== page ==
Retention Strategies Matter Now More than Ever
New research by global workplace supplier Regus has revealed that a staggering 77 per cent of employees would choose one job over another if it enabled them to access opportunities for flexible work.
Four effective strategies for improving retention rates in your organisation
A recent survey conducted by management consultancy AchieveGlobal examined some of the most critical issues managers face when building a talent management strategy.
The research canvassed issues such as the likelihood of current employees leaving their job, what categories of employees are most likely to leave their job, what impact turnover having on business, why employees leave and what best practice employers are doing to hold onto their talent.
Importantly the research showed that nearly 25 per cent of all respondents were considering leaving their jobs in the next 12 months citing lack of growth and development opportunities, lack of respect and lack of compensation as the top three reasons.
The AchieveGlobal research showed that the four main strategies employers should implement to boost their chances of retaining key talent are:
- Offering competitive salary, benefits and incentives packages including the provision of:
- Compensation and benefits commensurate with position and experience
- Compensation that is appropriate to talent and work
- Compensation in line with the market value
- Competitive benefits and incentive structures
- Ensuring employees receive the recognition they deserve for a job well done through:
- managers ensuring they offer regular recognition and thanks
- Establishing individual initiative recognition programs
- Provision of reward and recognition for performance
- Sharing the company’s strategy and direction and results information
- Offering career development opportunities through provision of:
- Appropriate and regular opportunities to progress
- External training opportunities
- Cross-training opportunities when they are available
- Ensuring a healthy work/life balance and allowing flexibility by:
- Creating a healthy and pleasant work environment
- Allowing flexibility to improve work/life balance
- Setting realistic expectations about workload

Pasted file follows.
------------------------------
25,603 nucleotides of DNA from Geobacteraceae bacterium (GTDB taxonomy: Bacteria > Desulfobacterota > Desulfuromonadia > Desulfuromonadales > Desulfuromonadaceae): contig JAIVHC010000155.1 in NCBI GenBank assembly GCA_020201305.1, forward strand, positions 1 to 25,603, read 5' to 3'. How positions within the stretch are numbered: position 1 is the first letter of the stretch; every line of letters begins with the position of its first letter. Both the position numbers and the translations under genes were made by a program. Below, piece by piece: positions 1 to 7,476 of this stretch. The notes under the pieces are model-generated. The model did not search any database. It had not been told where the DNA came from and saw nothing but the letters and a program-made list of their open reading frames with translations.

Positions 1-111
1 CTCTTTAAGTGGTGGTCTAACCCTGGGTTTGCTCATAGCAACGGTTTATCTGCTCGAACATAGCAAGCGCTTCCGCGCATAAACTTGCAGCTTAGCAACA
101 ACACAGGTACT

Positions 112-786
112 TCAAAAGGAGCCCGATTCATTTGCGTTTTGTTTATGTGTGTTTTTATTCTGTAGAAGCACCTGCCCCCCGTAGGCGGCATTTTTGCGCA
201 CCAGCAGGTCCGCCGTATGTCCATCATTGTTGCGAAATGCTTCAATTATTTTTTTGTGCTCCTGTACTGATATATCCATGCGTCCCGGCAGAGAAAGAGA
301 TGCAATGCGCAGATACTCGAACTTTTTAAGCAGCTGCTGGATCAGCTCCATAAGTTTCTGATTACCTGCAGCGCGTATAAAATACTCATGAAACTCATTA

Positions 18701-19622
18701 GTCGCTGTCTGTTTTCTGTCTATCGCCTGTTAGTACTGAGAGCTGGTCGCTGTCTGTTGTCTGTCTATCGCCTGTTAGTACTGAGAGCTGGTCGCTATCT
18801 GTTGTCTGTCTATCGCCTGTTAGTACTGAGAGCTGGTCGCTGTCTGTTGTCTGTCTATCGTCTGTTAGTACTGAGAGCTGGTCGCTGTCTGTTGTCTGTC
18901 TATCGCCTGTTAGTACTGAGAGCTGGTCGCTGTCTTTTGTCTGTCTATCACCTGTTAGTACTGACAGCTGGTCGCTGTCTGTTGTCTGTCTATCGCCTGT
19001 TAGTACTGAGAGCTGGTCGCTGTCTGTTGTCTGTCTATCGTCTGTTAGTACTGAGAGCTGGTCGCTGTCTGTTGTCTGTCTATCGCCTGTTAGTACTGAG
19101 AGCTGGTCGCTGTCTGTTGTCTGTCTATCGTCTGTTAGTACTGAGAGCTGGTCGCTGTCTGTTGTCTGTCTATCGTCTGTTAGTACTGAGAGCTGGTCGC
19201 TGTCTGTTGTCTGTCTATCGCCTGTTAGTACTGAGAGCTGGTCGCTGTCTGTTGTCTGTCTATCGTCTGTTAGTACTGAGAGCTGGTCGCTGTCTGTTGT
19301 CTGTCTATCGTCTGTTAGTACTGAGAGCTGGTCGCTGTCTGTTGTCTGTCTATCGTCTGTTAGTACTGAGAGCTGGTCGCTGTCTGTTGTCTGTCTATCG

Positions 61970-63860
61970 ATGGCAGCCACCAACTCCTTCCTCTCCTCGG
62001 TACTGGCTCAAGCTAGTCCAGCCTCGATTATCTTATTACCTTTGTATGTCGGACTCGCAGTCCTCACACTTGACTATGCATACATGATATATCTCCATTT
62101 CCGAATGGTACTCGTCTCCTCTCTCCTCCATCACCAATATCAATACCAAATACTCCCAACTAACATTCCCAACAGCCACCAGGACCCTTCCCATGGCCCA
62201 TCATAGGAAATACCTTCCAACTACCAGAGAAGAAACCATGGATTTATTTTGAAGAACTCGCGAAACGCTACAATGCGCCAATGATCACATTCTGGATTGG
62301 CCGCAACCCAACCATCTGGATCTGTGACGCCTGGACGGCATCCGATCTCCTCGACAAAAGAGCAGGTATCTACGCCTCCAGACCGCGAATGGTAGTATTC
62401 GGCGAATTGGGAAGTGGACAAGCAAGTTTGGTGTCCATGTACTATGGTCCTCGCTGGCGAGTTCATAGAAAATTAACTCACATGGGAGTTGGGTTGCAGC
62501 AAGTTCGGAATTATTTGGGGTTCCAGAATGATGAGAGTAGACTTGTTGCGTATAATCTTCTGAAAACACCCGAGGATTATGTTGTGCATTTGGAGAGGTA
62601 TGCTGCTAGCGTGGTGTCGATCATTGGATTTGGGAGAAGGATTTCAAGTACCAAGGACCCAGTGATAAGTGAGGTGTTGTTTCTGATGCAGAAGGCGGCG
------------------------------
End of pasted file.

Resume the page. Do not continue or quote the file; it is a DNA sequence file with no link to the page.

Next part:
The Stay Interview
Many researchers in the area of retention claim employers should take a proactive approach to looking at strategies for encouraging staff to stay and Founder of the Retention Institute Dick Finnegan, recently told Nancy Germond from All Business that retention should be driven by a company’s executive team and managed like any other process in an organisation.
In his Rethinking Retention Model Finnegan recommends companies should take the following steps when approaching retention strategies:
- Calculate the cost of turnover to determine how much it hurts your company’s bottom line.
- Hold supervisors accountable for retention.
- Teach supervisors the importance of and how to build trust.
- “Narrow the front door to close the back door,” according to Finnegan.
- Carefully script an employee’s first 90 days on the job.
According to Finnegan the main reason employees stay in the jobs or leave their jobs is because of the relationship they have with their supervisor.
“If supervisors aren’t effective, all of the retention programs you create will be ineffective,” he said.
In response to this Finnegan invented the Stay Interview as a device for improving staff relationships, employee retention and reducing turnover. A Stay Interview is a one-on-one meeting each manager and supervisor has with each direct report in order to learn why that employee stays with the company and is in direct contrast to an Exit Interview.
“Once an employee offers feedback on the reasons why they stay, the manager acts on the stay reasons to increase the chance that an employee will stay longer and be more productive,” says Finnegan.
Supervisors then document and share the results of the interview with the management team and with senior managers. The Stay Interview is not just for line employees, it is for each member of the organisation. Managers and supervisors also have Stay Interviews with their bosses.
Finnegan says that to be effective, a stay plan must be tailored to the employee’s opinions of the work environment. For example, if an employee reports he or she likes the flexibility of a one-day a week work from home arrangement. He asks employers to consider whether they could build on this benefit to include two work from home days.
Another proactive retention strategy Finnegan encourages employers to pursue is a positive and well planned new employee induction program. Finnegan says the experience a new employee has on entering an organisation is a critical factor in their decision to stay with an employer in the long term.
Finnegan says many new employees reach a tipping point 90-180 days after starting in a job and he says it is vital for companies to connect with and maintain constant communication with employees during this sensitive time. He says a trial period can also be a very useful way of reducing retention rates as it enables employees to try out a job before committing.
Research is increasingly showing that companies with a great ability to attract and retain an appropriately talented and skilled team of employees are more likely to be successful. To ensure your company is in this position, it is important to pay close attention to your retention strategies, to monitor their success and to be flexible in your approach to updating them.
Contact Care Corporate for information on products and services designed to boost your retention rates and improve your reputation as an employer of choice.
1. Schlesinger and Heskett Breaking the Cycle of Failure in Services MIT Sloan Management Review 2009
This Better Workplace Bulletin was First Published in July 2012